Air Force recruiters are about to be hit with a pay cut even as the service struggles to get new airmen into the ranks and leadership cautions that recruitment may be a long-term problem for the military as a whole.
Air Force Recruiting Service recruiters will lose $75 in special duty pay each month for fiscal year 2023, beginning in October, which would add up to nearly $900 a year in lost wages. Losing the pay could be a blow to recruiters' morale as they face difficult challenges brought on by the COVID-19 pandemic, economic inflation and a shifting workforce.
Maj. Gen. Ed Thomas, the head of the recruiting command, is promising to push for the extra pay to be reinstated in the next fiscal year. The general "recognizes the unique challenges Air Force recruiters and their families experience and he is working to have the monthly $75 payment restored in the future," Randy Martin, a spokesman for Air Force Recruiting Service, told Military.com
Special duty pay is often designated for career fields with high degrees of responsibility and skills.
Many recruiters are working long days, as well as nights and weekends to help the Air Force meet its goals. The pay helped cover some of that extra time, and many have to come rely on it, especially as inflation has skyrocketed to nearly 9% over the summer.
The reductions in the pay also come as the Air Force is increasingly counting on the specialized skills of recruiters. It faces strong headwinds as it tries to woo young Americans to enlist. Across the military services there is an ongoing struggle to meet recruiting goals.
Earlier this year, the Air Force announced hefty bonuses -- some up to $50,000 -- for recruits to join the ranks and quickly ship off to training. Air Force officials cited competitive pay and bonuses being offered to civilians as one of the reasons for the five-figure offers.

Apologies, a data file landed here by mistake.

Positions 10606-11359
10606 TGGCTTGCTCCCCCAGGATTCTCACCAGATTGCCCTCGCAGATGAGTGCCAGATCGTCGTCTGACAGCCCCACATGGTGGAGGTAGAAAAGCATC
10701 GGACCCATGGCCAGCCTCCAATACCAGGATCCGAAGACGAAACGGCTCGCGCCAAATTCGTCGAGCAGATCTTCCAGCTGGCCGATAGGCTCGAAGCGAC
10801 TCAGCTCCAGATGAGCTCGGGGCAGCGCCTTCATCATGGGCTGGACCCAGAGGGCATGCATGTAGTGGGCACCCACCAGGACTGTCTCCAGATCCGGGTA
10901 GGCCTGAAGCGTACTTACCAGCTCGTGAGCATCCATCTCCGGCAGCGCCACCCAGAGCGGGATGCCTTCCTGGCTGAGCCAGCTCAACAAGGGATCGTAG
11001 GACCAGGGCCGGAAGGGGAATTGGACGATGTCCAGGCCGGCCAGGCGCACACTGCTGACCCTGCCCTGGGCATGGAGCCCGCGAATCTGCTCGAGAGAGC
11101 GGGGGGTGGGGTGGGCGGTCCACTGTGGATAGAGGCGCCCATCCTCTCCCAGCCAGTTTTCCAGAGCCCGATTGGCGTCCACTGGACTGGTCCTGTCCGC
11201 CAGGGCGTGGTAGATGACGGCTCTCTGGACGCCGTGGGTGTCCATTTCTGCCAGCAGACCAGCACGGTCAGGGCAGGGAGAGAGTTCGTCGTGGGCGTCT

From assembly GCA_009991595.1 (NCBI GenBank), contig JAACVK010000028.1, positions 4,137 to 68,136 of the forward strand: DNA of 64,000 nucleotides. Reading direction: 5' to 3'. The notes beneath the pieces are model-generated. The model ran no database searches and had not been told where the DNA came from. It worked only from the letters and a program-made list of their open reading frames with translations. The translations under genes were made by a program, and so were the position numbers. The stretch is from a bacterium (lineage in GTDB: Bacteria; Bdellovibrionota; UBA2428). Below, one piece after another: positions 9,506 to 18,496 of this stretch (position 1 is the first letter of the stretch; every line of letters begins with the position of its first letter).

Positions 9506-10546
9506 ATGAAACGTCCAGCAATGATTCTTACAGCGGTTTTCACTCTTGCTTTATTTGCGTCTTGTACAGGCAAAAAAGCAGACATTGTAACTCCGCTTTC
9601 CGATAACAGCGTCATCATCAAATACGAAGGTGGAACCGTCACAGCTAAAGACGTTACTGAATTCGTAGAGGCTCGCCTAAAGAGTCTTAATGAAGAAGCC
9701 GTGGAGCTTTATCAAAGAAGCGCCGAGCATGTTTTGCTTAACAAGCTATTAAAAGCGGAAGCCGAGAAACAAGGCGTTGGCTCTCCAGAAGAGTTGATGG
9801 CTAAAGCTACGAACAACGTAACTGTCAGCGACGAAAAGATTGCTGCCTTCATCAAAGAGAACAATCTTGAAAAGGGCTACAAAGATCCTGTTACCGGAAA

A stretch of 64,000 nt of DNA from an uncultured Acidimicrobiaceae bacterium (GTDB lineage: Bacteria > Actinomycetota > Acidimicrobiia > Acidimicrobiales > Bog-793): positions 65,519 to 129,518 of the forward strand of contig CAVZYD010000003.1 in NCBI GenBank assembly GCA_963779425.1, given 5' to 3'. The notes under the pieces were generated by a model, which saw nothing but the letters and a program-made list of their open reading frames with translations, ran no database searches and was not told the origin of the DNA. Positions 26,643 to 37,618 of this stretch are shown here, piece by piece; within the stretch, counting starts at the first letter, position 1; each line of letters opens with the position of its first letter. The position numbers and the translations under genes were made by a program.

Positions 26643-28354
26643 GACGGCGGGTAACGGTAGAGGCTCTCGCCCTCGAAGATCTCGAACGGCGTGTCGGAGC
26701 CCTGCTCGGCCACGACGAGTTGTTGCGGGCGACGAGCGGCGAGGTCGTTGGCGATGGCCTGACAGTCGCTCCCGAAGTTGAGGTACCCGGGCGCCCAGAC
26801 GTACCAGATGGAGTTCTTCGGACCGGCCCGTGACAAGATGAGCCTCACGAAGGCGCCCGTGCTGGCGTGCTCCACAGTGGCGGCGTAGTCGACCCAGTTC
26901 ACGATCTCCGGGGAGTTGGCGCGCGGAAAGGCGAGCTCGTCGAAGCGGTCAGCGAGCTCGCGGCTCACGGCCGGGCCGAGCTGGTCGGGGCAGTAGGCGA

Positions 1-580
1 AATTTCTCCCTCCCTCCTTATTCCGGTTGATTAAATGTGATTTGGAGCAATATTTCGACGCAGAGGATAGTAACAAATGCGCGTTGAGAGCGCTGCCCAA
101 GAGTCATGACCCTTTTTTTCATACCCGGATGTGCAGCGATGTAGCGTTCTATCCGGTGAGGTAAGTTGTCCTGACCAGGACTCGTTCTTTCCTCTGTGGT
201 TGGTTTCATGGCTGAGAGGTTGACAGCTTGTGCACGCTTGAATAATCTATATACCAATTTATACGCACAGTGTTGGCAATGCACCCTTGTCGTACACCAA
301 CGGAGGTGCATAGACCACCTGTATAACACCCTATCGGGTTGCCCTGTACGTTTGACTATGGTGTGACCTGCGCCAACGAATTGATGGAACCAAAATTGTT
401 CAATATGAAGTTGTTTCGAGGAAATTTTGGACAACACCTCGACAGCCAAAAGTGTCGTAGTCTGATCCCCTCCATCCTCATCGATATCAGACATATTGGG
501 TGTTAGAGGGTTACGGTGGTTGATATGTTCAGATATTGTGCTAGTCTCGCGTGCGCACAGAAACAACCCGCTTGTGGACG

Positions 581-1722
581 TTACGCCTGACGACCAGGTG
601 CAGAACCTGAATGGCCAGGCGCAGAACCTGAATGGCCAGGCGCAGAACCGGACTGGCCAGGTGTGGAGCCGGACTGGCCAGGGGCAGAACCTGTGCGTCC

To promote the Air Force, Thomas as well as Lt. Col. Dan Rooney -- a fighter pilot, author and motivational speaker -- did a Fox News interview on Aug. 24 to address the recruiting woes.
"We're just in a national labor shortage right now," Thomas said. "It's a pitched battle for talent, really, across the country ... The longer-term challenge though is more of a foundational one for us, and it's just that less and less people are exposed to the U.S. military and really understand who we are today."
Additionally, Thomas talked about how not being able to do as many in-person events was a major hindrance to getting recruits to sign up.
Air Force Chief Gen. Charles Q. Brown, Jr., speaking Monday at a Washington, D.C. think tank, said it's likely the service will hit its recruiting goals, but it will be very close.
"We are going to end up landing on fumes," Brown said at an event hosted by the American Enterprise Institute. "It'll drive some challenges as we go into fiscal year 2023 ... the workforce is a bit different today than when I got in."
Brown said that the backlog of airmen who were waiting to start training through the delayed entry program will likely be used up this year. That list of past recruits will help the Air Force reach its recruiting goals for this year, but won't be able to augment efforts in future years.
Editor's Note: A previous version of this story misspelled Lt. Col. Dan Rooney's name. It has been corrected.